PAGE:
“Thirty minutes. One sheet pan. That’s all you need here for an effortless dinner from start to finish,” says Chungah Rhee, the blogger behind Damn Delicious and author of “Damn Delicious Meal Prep: 115 Easy Recipes for Low-Calorie, High-Energy Living.” Rhee’s tilapia is drizzled with a rich garlic and lemon butter and baked on a sheet pan, yielding “the butteriest, flakiest fish ever,” she insists. Cherry tomatoes and asparagus are cooked alongside on the same pan, making this meal a “win-win for all with less dishes to clean!”
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While it’s hard to beat the ease and simplicity of Rhee’s sheet pan fish, her foil packet technique makes cooking fish at home even easier. Plus, Rhee points out, it requires “basically zero cleanup!” Her Thai Salmon in Foil features sweet chili sauce, soy sauce, fish sauce, garlic, ginger, Sriracha and lime with everything sealed into a neat foil packet so all that amazing flavor infuses the fish. Carefully open the foil to test for doneness—the fish should flake easily with a fork. It requires so little work and “the salmon comes out so amazingly tender and juicy,” says Rhee.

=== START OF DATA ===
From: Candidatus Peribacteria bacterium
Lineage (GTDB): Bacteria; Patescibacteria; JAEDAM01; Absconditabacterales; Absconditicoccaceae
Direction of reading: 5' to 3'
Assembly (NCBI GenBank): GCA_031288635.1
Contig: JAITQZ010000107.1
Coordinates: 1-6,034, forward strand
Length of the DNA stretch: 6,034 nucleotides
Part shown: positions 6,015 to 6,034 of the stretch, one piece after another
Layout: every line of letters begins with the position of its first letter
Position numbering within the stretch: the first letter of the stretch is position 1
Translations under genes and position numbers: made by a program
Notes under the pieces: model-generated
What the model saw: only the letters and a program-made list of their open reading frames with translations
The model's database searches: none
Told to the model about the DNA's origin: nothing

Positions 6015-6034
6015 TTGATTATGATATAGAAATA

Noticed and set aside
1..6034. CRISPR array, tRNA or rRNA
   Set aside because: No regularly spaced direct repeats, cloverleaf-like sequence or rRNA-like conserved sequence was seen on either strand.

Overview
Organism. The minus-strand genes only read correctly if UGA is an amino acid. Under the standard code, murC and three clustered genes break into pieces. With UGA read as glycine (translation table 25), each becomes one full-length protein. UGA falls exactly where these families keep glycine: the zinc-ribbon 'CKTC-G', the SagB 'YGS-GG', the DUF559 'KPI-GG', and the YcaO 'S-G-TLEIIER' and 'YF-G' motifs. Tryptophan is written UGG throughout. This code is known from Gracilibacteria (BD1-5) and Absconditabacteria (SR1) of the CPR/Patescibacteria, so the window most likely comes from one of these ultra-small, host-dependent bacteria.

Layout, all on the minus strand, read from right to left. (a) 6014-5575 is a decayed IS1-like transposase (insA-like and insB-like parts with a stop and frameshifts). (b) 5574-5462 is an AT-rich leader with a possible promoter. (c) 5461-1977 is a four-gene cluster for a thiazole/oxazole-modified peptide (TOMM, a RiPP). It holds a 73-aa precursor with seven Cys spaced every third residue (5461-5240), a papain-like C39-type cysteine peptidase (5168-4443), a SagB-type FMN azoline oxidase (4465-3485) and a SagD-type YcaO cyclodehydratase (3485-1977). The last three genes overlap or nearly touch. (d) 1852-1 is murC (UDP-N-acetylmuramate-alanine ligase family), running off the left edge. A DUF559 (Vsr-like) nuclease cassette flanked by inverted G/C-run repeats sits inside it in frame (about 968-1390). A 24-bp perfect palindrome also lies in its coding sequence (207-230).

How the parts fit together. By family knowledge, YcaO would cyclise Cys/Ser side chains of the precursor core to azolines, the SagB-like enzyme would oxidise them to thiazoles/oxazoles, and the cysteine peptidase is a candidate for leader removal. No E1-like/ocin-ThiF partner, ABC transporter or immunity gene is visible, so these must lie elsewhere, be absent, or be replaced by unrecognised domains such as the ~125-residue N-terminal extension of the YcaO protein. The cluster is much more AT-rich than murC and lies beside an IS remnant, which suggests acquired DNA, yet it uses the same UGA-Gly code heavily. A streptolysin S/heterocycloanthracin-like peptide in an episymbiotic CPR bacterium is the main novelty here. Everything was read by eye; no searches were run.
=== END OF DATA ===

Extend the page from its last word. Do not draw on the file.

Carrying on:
Gently poaching tuna in olive oil at a low temperature “drives the beautiful flavor of the oil into the fish and keeps it moist,” explains cookbook author Janet Fletcher, who included this recipe in her new book, “Wine Country Table: With Recipes that Celebrate California’s Sustainable Harvest.” The poaching process is practically effortless, as you simply cover the tuna in oil then place it in a 200°F oven for 30 to 40 minutes. And while it seems like a lot of oil, it’s the secret to the tuna’s rich, concentrated flavor and none goes to waste. Some of the “leftovers” are repurposed to make the dressing and the rest can be used on salads or veggies. You can use this easy technique on other sturdy fish like swordfish, salmon, halibut or cod and the fish can be poached and refrigerated in the oil for up to two days.
“This bright summery halibut with avocado-pineapple salsa is the perfect dish to make for a quick weeknight meal,” says entertaining guru Martha Stewart. It’s ready in no time, but Stewart insists “your family and friends will have no idea it took just 20 minutes using the broiler,” which she adds “is one of the quickest and easiest ways to cook fish.” The colorful salsa is also a cinch and requires simply tossing together avocado, pineapple, jalapeño, onion, cilantro and lime juice.
“I love the French technique of cooking ‘en papillote’ or “in parchment,” explains Stewart. “It seals in all of the fish’s natural flavor, while letting it marry with whatever vegetables and seasonings you add.” In this case, flounder is steamed with shiitake mushrooms, red onion, thin asparagus and a touch of white wine for a light springtime feast. It takes less than 15 minutes in the oven and what’s even better is that it’s “mess-proof and delicious.”